Wednesday, May 14, 2008

Hillary's Strength is America's Weakness

Recent polling statistics and election results have shown that Hillary Clinton's likely voters fall into three categories: whites without a college education, the elderly, and government/teacher union members. I can understand why she gets these votes, but America will not prosper if the new president is indebted to these groups for supporting her.

It's telling that educated democrats favor Obama over Clinton, but uneducated ones favor Clinton. Part of the answer is "race" consciousness, part of the answer is ignorance (or, to be more genteel about it, lack of information and critical thinking), and part of the answer is Clinton's outrageous pandering to what she calls "hard-working Americans". Except that they didn't work hard in school, nor do they have much in the way of marketable skills. Obama, on the other hand, gets support from Paul Volker and three past heads of the SEC. Whose opinion counts the most?

The elderly are, generally speaking, the segment of the population who are most race-conscious (after West Virginians and Arkansans (?), of course). These folks also are the largest constituency for the government entitlements that are bankrupting our country. Do we really want our next president elected by those who depend on government for their financial security - by our debtor class, so to speak? Government spending on the elderly needs to be controlled, not enhanced, and Obama speaks much more cogently on this issue.

I live in New York, a state that ranks at the top of highest-taxing states largely because it has a bloated population of unionized state employees and powerful teacher unions. Per capita of population, New York has twice as many state employees as California. It also has a huge debt that neither democrat nor republican administrations has been able to control. The fact is that public employee and teacher unions, who are powerful Clinton supporters, care a lot more about their overly generous retirement and health care plans than they do about the long term success of our state, just as GM employees cared more about their pay and benefits than about GM's continued competitiveness. Do we need a president who owes her success to these groups?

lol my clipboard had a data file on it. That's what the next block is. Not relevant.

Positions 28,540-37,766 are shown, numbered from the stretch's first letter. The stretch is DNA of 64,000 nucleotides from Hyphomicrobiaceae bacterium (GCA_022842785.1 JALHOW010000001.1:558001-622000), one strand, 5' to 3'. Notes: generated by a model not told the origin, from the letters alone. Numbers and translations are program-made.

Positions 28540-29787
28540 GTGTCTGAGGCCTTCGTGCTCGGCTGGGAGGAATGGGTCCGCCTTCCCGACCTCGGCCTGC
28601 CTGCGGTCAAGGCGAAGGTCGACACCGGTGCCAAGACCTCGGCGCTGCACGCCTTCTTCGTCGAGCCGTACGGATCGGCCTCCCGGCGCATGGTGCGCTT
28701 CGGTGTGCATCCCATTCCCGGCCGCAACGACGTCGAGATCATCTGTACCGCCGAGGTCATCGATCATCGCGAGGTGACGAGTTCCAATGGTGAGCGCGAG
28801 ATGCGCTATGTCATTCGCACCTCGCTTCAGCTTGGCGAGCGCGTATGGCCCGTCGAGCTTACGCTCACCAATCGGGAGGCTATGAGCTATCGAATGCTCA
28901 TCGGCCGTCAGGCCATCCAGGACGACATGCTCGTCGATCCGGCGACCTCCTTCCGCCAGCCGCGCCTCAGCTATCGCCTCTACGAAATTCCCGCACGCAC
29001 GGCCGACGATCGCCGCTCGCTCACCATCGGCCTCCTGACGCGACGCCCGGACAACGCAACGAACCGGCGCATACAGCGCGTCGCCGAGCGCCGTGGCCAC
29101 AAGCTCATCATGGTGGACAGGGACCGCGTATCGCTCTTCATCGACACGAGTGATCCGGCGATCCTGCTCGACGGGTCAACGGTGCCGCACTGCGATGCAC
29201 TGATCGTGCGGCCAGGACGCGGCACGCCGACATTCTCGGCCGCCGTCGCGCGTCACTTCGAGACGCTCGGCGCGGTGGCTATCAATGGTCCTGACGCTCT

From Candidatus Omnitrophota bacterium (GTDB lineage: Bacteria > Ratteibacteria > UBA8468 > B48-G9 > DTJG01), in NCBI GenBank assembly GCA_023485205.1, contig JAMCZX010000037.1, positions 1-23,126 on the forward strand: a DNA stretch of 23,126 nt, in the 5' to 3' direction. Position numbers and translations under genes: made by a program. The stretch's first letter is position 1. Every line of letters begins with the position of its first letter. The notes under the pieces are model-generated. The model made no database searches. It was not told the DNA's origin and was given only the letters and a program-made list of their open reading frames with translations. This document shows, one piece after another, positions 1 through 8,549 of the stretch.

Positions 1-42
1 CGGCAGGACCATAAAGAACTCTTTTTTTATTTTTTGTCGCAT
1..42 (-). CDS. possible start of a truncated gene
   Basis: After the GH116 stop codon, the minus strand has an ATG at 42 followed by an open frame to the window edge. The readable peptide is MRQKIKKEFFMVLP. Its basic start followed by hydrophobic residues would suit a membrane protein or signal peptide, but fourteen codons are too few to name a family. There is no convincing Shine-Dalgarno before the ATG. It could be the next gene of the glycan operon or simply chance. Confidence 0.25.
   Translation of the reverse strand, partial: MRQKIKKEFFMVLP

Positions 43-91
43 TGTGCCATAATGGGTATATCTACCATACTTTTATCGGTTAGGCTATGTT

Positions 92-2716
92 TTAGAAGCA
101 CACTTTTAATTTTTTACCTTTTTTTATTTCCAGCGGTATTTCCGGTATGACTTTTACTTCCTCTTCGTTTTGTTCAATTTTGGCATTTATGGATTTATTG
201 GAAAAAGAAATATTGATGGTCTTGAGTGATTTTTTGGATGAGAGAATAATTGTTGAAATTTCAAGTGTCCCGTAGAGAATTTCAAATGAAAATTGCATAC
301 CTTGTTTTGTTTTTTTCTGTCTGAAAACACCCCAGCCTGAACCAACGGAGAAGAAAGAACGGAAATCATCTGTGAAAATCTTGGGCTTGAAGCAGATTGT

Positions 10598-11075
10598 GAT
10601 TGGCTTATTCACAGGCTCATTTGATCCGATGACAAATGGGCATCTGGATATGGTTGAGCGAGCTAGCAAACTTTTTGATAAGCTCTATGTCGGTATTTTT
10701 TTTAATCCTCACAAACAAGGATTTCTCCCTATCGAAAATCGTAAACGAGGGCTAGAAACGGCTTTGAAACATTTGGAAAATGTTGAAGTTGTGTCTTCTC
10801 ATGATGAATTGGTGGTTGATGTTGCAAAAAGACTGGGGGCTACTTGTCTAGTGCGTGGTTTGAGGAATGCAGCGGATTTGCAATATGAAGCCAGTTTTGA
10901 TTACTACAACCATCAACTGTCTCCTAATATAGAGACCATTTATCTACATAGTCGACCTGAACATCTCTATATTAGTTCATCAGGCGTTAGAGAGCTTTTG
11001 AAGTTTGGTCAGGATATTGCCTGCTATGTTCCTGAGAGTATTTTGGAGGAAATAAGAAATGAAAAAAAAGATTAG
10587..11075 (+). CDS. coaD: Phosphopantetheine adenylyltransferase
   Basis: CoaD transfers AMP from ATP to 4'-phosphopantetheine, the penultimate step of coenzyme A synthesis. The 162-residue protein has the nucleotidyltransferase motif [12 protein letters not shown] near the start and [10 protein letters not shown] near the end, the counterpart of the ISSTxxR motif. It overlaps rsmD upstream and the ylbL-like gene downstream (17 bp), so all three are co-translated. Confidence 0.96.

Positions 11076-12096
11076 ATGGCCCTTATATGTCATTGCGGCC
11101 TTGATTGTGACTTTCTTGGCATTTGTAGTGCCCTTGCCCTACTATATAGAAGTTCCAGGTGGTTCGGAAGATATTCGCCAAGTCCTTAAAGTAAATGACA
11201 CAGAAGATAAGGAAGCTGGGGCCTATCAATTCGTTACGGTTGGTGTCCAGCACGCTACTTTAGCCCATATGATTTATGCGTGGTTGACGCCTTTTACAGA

Obama is about change, which is going to mean tackling America's problems in a straightforward manner. He's been pretty clear about this in major speeches. Clinton is about change that benefits her constituencies and diminishes America because resources will be diverted to non-productive purposes. Will we buy into her populist demagoguery and her pandering to entrenched special interests in the party? I hope not.

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